Horseshoe crab (Tachypleus tridentatus) is a marine arthropod that is more related to scorpions, spiders and the extinct trilobites (Hu et al., 2009 as cited in Padin et al., 2017). One of its unique characteristics is its appearance but not identical to their prehistoric ancestors. Literatures revealed that the external morphology of the horseshoe crab changed a little over the past 150 million years (Avise, 1984 and Kin and Blazejowski, 2014 as cited in Padin et al., 2017), gaining the reputation as a “living fossil.”

It is classified as endangered under the IUCN Red list of Threatened Species (Laurie et al., 2019). It has  a critical link to coastal biodiversity. One of their ecological functions is to lay millions of eggs on beaches to feed shorebirds, fish and other wildlife. Its large hard shell serves as microhabitats for many other species such as sponges, mud crabs, mussels and snails. Unfortunately, population density is low due to overharvesting for food bait, biomedical testing and habitat loss.

In the Philippines, the Snake Island in Palawan is the only place recorded where it is found. Snake Island located at 09"54.192N 118"49.490E, within Honda Bay, Palawan was established as the DENR National Coastal and Marine Center for Research (NCMCR) through DENR Administrative Order 2011-12, for specific functions and purposes such as (1) Serve as field station for applied research for the marine and coastal environment, ecotourism, as well as terrestrial biodiversity; (2). Serve as a field laboratory for the implementation of the Integrated Coastal Marine Program pursuant to Executive Order 533 adopting Integrated Coastal Management as a             national strategy to ensure the sustainable development of the country's coastal and   marine resources; and (3). Serve as a model for sustainable coastal and marine management, as well as the proper implementation of the principles of ecotourism.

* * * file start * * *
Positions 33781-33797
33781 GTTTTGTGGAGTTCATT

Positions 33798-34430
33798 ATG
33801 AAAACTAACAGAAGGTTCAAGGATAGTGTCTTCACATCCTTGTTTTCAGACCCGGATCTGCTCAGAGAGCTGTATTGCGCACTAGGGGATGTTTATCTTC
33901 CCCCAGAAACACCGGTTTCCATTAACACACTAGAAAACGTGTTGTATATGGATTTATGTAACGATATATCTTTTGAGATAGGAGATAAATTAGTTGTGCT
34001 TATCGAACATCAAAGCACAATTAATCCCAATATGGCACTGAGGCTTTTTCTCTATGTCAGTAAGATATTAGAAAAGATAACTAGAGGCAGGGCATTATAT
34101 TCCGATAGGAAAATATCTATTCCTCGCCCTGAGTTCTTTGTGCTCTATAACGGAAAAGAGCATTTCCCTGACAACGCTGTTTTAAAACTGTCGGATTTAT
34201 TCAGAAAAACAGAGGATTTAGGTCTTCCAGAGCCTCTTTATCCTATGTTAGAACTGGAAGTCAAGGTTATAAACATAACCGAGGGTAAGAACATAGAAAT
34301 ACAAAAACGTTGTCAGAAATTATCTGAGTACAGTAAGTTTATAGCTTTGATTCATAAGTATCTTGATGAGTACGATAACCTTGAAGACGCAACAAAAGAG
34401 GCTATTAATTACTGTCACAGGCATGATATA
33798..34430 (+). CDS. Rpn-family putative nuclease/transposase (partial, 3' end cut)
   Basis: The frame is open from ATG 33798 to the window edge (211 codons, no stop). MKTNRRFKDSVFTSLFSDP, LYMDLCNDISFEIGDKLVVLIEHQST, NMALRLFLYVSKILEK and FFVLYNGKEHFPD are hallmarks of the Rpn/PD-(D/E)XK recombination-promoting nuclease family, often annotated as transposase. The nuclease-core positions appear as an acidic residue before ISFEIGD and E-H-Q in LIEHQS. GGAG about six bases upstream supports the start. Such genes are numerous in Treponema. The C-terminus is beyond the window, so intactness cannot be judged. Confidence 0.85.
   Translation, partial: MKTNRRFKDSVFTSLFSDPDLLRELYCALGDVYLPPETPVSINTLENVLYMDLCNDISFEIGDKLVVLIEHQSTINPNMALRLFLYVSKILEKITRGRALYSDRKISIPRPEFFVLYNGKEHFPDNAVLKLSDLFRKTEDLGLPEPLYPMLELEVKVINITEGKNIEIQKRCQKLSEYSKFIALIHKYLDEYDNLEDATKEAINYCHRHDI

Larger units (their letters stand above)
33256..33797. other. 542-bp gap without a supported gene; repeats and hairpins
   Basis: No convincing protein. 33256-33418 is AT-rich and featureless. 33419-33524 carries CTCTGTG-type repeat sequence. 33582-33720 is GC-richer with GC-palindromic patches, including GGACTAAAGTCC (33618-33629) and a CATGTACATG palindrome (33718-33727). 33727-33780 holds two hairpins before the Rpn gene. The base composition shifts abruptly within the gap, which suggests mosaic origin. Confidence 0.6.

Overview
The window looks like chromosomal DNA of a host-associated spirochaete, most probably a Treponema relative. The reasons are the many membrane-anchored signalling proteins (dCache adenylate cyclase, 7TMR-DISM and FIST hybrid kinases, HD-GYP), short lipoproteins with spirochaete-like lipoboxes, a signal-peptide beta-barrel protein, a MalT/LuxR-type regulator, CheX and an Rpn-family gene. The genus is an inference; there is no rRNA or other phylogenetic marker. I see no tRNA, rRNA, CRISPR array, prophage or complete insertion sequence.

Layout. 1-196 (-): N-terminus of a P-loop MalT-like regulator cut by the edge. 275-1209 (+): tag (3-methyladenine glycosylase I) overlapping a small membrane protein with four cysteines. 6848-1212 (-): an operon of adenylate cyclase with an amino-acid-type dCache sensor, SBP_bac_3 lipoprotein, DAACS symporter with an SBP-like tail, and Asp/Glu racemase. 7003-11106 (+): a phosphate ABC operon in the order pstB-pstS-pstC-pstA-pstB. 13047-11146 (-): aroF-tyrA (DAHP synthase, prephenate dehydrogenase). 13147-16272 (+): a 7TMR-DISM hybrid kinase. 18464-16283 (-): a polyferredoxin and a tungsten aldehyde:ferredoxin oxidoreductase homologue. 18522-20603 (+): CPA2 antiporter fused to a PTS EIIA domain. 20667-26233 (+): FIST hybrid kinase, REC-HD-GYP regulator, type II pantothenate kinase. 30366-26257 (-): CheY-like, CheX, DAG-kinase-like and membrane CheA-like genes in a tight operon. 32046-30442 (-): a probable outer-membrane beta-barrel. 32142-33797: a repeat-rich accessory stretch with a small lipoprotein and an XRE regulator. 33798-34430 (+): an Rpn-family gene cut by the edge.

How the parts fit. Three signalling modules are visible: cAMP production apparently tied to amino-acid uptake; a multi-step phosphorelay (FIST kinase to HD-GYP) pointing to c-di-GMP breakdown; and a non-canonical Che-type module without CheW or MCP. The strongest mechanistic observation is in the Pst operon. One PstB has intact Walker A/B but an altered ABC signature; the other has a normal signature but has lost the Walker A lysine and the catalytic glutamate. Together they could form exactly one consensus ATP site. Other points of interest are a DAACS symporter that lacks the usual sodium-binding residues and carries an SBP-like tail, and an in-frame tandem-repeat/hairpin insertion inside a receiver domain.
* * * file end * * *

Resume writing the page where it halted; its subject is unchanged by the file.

In spite of the occurring pandemic that the world is facing today, the regular monitoring and patrolling activities of the Snake Island Management Office (SIMO) headed by its Chief, Ms. Rhodora B. Ubani is continuously being conducted. SIMO reported two consecutive sightings of the horsehoe crab on the first semester of CY 2021, February 10 and June 30, 2021.

The two horseshoe crabs with approximately 65 cm (female) and 50 cm (male) length were spotted in front of the research station of Snake Island during their regular monitoring. It is believed to be mating since the male horseshoe crab mounts on the female’s back forming  an amplexus or mating embrace. According to Gerhart (2007, as cited in Padin et al., 2017), the female tows her mate to the shore and burrows near the water after the mating process.

Because of this rare occurrence, it is evidently discerned that  the Snake Island – National Coastal and Marine Center for Research is an important habitat for horseshoe crab in the country. That is why for CY 2021, the Ecosystems Research and Development Division (ERDB) has chosen the Snake Island as one of their pipeline study area.